Secretary of Defense Lloyd Austin has tested positive for COVID-19. (DoD photo by Chad J. McNeeley)

WASHINGTON: Defense Secretary Lloyd Austin has tested positive for COVID-19, the Pentagon announced Sunday evening.

Austin is experiencing “mild” symptoms and will be quarantined at home for five days, according to a statement released by the department. Austin is now the highest profile member of the Biden administration to contract the virus, which has spiked around the country in recent weeks, thanks to the Omicron variant. (At least anecdotally, cases at the Pentagon itself seem to be matching that spike, though the Pentagon’s statement didn’t say which version of the virus infected Austin.)

In his comments, the Pentagon leader sought to downplay any potential impact on department operations.

“Stemming the spread of this virus, safeguarding our workforce and ensuring my own speedy and safe recovery remain my priorities. To the degree possible, I plan to attend virtually this coming week those key meetings and discussions required to inform my situational awareness and decision making. I will retain all authorities. Deputy Secretary Hicks will represent me as appropriate in other matters,” Austin said in the statement.

“I have informed my leadership team of my positive test result, as well as the President,” Austin said, noting that his last meeting with President Joe Biden was on Dec. 21, well before he began having symptoms. “My staff has begun contact tracing and testing of all those with whom I have come into contact over the last week.”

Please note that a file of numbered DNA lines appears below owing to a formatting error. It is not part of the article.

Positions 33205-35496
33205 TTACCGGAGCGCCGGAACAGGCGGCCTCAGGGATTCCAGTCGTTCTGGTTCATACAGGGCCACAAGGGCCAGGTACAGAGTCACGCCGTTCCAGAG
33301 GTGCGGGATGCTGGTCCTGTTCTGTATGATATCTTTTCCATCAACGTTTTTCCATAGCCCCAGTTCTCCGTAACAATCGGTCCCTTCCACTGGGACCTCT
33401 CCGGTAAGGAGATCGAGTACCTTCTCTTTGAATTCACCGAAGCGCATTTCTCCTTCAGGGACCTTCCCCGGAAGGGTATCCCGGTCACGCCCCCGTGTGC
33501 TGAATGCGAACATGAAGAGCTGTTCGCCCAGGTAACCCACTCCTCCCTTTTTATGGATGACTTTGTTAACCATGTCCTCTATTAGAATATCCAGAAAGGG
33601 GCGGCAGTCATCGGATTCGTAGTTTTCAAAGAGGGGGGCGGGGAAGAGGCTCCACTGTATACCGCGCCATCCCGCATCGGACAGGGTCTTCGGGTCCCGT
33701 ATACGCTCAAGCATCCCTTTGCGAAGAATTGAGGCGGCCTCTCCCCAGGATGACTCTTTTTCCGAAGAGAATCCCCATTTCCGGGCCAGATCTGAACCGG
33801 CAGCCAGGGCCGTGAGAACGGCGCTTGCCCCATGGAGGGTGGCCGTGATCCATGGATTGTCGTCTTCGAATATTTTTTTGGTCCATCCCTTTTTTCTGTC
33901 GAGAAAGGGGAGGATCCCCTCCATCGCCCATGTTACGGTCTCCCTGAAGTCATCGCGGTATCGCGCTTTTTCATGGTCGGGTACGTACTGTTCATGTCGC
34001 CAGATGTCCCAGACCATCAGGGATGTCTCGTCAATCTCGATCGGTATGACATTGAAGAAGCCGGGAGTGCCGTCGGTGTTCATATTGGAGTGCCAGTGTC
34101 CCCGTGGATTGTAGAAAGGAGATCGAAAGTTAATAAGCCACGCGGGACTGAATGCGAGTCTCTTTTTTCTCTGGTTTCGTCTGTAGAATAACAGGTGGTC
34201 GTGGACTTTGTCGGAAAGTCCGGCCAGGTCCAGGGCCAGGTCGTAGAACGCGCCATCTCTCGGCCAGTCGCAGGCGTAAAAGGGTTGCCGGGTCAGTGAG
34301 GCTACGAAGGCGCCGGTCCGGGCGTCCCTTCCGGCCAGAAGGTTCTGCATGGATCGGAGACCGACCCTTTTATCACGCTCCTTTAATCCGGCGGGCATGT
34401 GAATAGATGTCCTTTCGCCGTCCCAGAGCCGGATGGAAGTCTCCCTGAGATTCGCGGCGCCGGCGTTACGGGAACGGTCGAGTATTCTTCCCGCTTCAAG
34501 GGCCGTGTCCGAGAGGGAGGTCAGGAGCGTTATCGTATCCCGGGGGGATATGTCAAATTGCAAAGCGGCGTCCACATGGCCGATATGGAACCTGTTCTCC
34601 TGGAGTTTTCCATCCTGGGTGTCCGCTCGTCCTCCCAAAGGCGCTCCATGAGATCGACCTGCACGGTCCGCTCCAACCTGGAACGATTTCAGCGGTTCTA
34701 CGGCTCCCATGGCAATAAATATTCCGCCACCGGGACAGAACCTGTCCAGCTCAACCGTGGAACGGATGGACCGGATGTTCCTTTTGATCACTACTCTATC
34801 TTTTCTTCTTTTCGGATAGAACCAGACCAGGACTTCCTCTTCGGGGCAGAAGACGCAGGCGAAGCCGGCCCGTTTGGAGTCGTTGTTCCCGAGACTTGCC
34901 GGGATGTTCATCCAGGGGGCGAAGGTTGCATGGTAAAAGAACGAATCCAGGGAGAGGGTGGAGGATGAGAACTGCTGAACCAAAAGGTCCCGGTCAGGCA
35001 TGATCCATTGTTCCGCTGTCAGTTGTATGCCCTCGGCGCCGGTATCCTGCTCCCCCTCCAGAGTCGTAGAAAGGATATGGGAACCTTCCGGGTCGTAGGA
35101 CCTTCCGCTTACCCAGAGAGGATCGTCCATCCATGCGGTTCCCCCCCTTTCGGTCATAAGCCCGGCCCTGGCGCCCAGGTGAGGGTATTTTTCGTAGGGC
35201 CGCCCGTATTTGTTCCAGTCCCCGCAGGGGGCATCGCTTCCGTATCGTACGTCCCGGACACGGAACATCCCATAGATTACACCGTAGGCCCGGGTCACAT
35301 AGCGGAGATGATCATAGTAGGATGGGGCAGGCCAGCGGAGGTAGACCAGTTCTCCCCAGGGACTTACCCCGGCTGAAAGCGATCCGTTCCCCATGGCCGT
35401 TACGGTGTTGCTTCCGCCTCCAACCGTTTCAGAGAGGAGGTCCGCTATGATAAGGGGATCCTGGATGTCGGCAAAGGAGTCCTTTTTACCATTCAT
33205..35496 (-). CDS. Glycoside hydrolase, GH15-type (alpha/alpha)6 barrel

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His positive test comes as the military services, under Austin’s directive, are beginning the process of separating servicemembers who have refused to be vaccinated. As a result, his infection is likely to be seized upon by anti-vaccination activists within the military community who claim, falsely, that vaccinations are not effective against the disease. It’s something Austin seemed aware in his commentary.

“As my doctor made clear to me, my fully vaccinated status — and the booster I received in early October — have rendered the infection much more mild than it would otherwise have been. And I am grateful for that,” Austin said. “The vaccines work and will remain a military medical requirement for our workforce. I continue to encourage everyone eligible for a booster shot to get one. This remains a readiness issue.”

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